No one bought the SNES to use as a computer. They bought it to play games.
Almost no one bought an A500 or A1200 to use as a computer. They bought it to play games.


A lie. The Amiga was popular for games but it was a true home computer and if it wasn't used for homework etc that was a waste. Scala, PageStream, Deluxe Paint and Draw Studio were awesome. Most Amiga magazines had productivity sections so I beg to differ.

_________________
"Art challenges technology. Technology inspires the art."
John Lasseter, Co-Founder of Pixar Animation Studios

 Status: Offline
Profile     Report this post  
Karlos 
Re: How good or bad was the AGA chipset in 1992/1993.
Posted on 8-Feb-2023 17:58:34
#664 ]
Elite Member
Joined: 24-Aug-2003
Posts: 4415
From: As-sassin-aaate! As-sassin-aaate! Ooh! We forgot the ammunition!

I think the market for 1200 upgrades casts shade on the claim people bought it only for games. Especially since most games available (at least pre FPS) didn't benefit from them.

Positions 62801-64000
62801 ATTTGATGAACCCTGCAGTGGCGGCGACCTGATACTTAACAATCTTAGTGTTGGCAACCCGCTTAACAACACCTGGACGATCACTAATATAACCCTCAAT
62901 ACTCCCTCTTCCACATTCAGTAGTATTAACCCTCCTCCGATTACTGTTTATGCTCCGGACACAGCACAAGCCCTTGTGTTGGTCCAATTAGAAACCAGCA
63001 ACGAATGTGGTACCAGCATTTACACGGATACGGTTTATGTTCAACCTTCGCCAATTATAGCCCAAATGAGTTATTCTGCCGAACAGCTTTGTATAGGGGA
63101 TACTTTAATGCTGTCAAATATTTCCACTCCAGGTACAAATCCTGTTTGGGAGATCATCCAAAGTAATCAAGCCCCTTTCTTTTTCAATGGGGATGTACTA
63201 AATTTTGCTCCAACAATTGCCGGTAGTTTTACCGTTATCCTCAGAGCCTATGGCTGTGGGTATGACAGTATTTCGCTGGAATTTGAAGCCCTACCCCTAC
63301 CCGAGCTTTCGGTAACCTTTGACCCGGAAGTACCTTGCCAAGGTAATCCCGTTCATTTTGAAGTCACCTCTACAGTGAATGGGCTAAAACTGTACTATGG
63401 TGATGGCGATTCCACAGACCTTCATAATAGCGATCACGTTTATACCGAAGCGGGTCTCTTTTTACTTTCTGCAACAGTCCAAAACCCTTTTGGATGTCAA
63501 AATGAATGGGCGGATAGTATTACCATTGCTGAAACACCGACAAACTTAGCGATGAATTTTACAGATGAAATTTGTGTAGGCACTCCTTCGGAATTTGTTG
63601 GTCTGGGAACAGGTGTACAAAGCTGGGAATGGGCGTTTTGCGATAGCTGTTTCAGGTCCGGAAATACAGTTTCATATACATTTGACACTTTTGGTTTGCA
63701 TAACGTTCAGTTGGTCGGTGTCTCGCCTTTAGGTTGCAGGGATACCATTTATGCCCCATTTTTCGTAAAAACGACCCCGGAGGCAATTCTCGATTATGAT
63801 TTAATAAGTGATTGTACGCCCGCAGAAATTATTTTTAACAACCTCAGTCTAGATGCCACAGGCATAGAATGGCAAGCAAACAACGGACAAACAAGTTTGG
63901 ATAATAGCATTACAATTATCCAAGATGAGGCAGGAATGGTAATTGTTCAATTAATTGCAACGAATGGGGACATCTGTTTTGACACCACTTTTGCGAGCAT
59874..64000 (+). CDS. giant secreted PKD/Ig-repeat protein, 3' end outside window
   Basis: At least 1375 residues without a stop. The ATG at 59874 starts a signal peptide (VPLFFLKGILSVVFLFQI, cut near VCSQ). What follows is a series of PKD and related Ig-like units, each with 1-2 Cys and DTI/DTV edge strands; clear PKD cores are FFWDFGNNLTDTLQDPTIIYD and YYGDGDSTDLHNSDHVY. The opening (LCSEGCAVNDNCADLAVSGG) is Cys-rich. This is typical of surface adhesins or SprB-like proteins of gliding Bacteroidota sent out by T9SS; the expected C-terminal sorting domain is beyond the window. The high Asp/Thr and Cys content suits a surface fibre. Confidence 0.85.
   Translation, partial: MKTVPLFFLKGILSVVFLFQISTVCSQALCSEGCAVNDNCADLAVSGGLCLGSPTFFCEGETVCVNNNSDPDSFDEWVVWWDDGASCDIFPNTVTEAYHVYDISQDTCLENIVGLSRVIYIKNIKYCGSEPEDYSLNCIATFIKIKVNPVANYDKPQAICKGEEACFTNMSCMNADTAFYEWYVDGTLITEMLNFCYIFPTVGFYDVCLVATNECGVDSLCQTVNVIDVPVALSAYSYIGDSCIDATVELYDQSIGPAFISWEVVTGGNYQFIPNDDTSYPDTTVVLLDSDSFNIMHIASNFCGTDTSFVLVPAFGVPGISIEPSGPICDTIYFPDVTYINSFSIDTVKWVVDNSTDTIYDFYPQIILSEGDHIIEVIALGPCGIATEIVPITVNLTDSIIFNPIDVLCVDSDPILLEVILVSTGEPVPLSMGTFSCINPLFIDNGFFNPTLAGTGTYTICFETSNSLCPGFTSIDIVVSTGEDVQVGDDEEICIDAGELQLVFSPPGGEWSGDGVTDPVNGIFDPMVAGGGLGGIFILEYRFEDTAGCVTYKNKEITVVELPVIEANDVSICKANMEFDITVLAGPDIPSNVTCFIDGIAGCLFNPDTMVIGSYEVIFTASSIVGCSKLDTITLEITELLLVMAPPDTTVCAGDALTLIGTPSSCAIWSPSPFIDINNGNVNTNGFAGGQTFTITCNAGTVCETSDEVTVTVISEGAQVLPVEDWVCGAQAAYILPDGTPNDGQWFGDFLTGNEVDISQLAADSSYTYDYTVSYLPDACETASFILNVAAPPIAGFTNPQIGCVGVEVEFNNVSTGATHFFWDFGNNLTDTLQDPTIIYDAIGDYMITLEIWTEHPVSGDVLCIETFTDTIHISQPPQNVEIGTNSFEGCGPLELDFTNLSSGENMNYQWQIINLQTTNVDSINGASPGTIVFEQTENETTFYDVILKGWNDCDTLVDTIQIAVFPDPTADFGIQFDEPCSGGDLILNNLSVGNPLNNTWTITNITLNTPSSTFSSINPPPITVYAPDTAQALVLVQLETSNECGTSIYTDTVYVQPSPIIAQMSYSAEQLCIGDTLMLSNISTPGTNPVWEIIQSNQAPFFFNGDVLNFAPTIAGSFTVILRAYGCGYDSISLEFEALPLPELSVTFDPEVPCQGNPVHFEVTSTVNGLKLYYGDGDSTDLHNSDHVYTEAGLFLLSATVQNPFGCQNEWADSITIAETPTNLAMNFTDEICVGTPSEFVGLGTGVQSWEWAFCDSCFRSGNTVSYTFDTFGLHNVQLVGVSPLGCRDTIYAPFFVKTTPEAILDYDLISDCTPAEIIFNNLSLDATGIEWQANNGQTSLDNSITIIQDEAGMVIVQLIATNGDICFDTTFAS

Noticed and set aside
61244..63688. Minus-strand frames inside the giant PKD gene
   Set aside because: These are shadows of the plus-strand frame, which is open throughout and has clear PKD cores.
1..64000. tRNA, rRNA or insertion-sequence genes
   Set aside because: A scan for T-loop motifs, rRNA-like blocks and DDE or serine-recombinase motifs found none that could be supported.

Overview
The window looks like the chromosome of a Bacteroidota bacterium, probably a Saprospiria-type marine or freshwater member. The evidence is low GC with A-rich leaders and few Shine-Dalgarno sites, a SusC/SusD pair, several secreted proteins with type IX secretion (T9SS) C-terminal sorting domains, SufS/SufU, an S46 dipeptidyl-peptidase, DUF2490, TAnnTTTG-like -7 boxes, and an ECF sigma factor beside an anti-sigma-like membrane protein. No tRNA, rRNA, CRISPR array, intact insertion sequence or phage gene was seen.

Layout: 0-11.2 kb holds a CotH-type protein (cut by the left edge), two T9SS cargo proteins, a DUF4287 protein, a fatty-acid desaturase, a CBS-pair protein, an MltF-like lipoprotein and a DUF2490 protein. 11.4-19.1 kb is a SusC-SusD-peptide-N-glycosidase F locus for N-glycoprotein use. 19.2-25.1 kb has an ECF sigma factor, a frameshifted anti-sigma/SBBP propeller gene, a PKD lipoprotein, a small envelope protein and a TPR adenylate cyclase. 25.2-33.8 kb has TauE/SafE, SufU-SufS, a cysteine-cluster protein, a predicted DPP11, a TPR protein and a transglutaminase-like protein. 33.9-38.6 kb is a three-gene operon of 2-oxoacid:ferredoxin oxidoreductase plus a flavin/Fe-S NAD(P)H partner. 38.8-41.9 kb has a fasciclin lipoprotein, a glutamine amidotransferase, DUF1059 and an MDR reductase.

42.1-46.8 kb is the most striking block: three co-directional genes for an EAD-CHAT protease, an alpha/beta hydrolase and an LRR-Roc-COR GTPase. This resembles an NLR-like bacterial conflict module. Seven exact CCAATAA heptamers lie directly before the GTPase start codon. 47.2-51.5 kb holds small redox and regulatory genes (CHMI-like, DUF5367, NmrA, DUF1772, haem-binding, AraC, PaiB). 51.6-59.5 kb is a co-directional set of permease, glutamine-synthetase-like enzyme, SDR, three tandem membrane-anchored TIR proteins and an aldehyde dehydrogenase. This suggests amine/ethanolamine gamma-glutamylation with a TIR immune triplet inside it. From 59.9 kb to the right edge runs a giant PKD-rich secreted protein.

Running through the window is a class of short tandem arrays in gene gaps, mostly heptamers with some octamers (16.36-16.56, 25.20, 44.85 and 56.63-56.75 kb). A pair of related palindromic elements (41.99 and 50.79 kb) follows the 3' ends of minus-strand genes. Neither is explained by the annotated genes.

_________________
Doing stupid things for fun...

 Status: Offline
Profile     Report this post  
WolfToTheMoon 
Re: How good or bad was the AGA chipset in 1992/1993.
Posted on 8-Feb-2023 18:11:09
#665 ]
Super Member
Joined: 2-Sep-2010
Posts: 1351
From: CRO

@Karlos

1200 and upgrades are a tiny share of the Amiga production, the vast majority were A500s. And yes, some A500s were used for productivity and as home computers but, and I'm guessing here but I don't think I'm wrong much, most were used for gaming.

_________________

 Status: Offline
Profile     Report this post